|Nurse Edith Cavell|
|Directed by|| Herbert Wilcox |
James Anderson (assistant)
Lloyd Richards (assistant)
|Screenplay by||Michael Hogan|
by Reginald Berkeley
|Produced by||Herbert Wilcox|
Merrill G. White (associate)
|Starring|| Anna Neagle |
Edna May Oliver
|Cinematography|| F. A. Young |
Joseph H. August
|Edited by||Elmo Williams|
|Music by||Anthony Collins|
|Distributed by||RKO Radio Pictures|
Nurse Edith Cavell is a 1939 American film directed by British director Herbert Wilcox about Edith Cavell. The film was nominated at the 1939 Oscars for Best Original Score.
The story follows the broadly true story of Edith Cavell who went to German-occupied Brussels after the onset of the First World War.
Edith hides the young Frenchman Jean Rappard, but is suspected of this and her hospital is inspected by German troops at regular intervals. Jean is put on a canal barge and despite being searched at the border escapes successfully.
Back in Brussels a firing squad executes a dozen escaped prisoners who were caught in the woods. Edith and albert go to try to find wounded on a battlefield near the woods and bring back four British men including Pt. Bungey of the Buffs. They are hidden in the hospital in a secret room accessed through a wardrobe in the basement boiler room. The Countess goes to the cobbler to organise their safe transportation.
Meanwhile Edith also tends the young dying Germans in the main hospital. A further three Frenchmen are sent to the border by barge with Mme Moulin.
An alleged escaped French PoW arrives at the Countess's mansion. The Countess is suspicious due to his accent and locks him in the kitchen whilst informing the German authorities. The hospital is also being watched. Nevertheless the numbers increase ... but they include Wilhelm Schultz of the German military intelligence. He therefore works out how Edith and the Countess operate. Esch person is given new ID papers and money.
On 5 August 1915 Edith is arrested and placed in the Prison of St Gilles. A campaign begins to release her, but the Germans wish to "set an example" and wish her shot.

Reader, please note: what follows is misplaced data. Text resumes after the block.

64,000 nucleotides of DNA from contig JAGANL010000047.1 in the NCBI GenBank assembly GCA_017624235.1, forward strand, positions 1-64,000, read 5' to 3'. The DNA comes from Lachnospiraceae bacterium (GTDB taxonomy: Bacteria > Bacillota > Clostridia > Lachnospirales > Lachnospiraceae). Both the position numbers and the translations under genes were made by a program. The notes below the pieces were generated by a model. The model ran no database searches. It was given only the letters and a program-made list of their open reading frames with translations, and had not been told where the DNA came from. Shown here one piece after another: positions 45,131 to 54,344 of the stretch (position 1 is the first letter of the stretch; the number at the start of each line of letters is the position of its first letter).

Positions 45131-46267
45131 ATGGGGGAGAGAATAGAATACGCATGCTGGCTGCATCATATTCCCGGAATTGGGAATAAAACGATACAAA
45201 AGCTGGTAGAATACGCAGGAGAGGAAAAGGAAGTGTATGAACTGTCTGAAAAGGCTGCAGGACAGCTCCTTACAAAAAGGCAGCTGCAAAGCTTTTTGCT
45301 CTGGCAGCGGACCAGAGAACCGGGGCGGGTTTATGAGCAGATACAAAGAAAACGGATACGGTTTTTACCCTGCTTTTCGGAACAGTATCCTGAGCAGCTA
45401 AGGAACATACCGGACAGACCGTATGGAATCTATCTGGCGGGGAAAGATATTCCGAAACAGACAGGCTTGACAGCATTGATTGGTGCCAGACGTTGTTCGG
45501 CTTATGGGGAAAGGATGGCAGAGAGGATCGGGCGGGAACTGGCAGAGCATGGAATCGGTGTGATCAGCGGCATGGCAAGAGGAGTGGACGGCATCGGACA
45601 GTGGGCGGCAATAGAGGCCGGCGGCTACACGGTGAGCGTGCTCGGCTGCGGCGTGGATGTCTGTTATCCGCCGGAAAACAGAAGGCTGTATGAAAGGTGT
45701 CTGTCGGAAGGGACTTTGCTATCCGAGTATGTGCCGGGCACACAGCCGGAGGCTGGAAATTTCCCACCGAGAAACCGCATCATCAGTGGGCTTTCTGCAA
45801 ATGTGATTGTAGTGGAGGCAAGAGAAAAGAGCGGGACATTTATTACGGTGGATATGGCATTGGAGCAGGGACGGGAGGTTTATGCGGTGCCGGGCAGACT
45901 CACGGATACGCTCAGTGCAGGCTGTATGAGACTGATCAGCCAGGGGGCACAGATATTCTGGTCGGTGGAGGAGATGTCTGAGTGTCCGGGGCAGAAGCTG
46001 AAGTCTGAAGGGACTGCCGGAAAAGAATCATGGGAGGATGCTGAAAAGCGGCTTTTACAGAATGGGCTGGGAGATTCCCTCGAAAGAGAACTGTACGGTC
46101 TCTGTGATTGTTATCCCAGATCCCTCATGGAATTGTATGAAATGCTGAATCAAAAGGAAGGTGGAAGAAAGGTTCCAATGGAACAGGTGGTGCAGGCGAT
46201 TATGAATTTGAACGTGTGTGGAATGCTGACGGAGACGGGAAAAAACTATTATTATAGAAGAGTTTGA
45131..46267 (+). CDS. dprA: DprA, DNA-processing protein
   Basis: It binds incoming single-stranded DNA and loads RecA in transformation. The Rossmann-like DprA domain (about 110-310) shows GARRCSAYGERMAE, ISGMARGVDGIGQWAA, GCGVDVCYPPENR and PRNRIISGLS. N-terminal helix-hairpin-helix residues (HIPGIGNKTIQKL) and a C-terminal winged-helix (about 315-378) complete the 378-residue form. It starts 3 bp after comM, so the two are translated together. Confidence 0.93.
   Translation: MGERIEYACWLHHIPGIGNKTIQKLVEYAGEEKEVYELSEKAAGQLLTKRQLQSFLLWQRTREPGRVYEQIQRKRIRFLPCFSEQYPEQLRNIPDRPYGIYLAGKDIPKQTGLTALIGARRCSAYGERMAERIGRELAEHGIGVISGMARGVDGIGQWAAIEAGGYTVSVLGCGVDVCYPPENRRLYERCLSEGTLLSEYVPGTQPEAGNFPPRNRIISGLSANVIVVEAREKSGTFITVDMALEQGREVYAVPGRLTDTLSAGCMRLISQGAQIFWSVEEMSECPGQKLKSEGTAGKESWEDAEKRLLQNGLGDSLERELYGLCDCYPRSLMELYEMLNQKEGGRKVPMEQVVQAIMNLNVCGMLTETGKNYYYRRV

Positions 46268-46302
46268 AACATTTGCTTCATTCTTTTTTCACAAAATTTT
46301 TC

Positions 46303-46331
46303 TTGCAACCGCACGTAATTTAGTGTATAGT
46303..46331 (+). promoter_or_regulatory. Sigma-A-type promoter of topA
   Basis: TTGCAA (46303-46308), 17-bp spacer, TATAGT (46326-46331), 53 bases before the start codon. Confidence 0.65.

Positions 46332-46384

In the court she is charged with the far more serious crime of espionage. The very young Francois Rappard is brought into the court (in handcuffs) as the critical non-military witness. The authorities point out that the people who were helped returned to the front and killed Germans. Edith admits to having had helped at least 200 men escape. The three military judges go to decide her sentence. She is read the sentence in her cell by Cpt. Heinrichs: she is to be shot at dawn.
The authorities are evasive when they are asked by the British consul to give the result of the trial. Pleas for clemency are ignored.
Some of the proposed firing squad say they are ill as they do not wish to shoot a woman. But on the allotted morning eight soldiers shoot her dead.
On May 15, 1919 a memorial service is held in Westminster Abbey.
The film made a profit of $38,000.Modern Screen gave the film 4 out of 4 stars, stating that the film was "a powerful message against war and hatred", and that it maintained its level of suspense throughout the course of the picture. They praised the acting, particularly that of Anna Neagle in the title role, as well as May Robson, Edna May Oliver, and ZaSu Pitts, in their roles of women who aid the fleeing soldiers. The performance of Rex Downing was called "notable", and that of Lionel Royce was described as "stand-out". Also commended were George Sanders, Mary Howard, Sophie Stewart and H.B. Warner. The magazine was especially enthusiastic of Herbert Wilcox's direction, in that he managed to make every part credible, and even the roles of the "heavies" managed to be shown with compassion and understanding.
|Year||Award||Category||Recipient(s) and nominee(s)||Result|
|1940||Academy Awards||Best Music, Score||Anthony Collins||Nominated|
Edith Louisa Cavell was a British nurse. She is celebrated for saving the lives of soldiers from both sides without discrimination and for helping some 200 Allied soldiers escape from German-occupied Belgium during the First World War, for which she was arrested under martial law. She was accused of treason, found guilty by a court-martial and sentenced to death. Despite international pressure for mercy, she was shot by a German firing squad. Her execution received worldwide condemnation and extensive press coverage.
Édith Piaf was a French singer. Noted as France's national chanteuse, she was one of the country's most widely known international stars.
Dame Florence Marjorie Wilcox, known professionally as Anna Neagle, was an English stage and film actress, singer and dancer.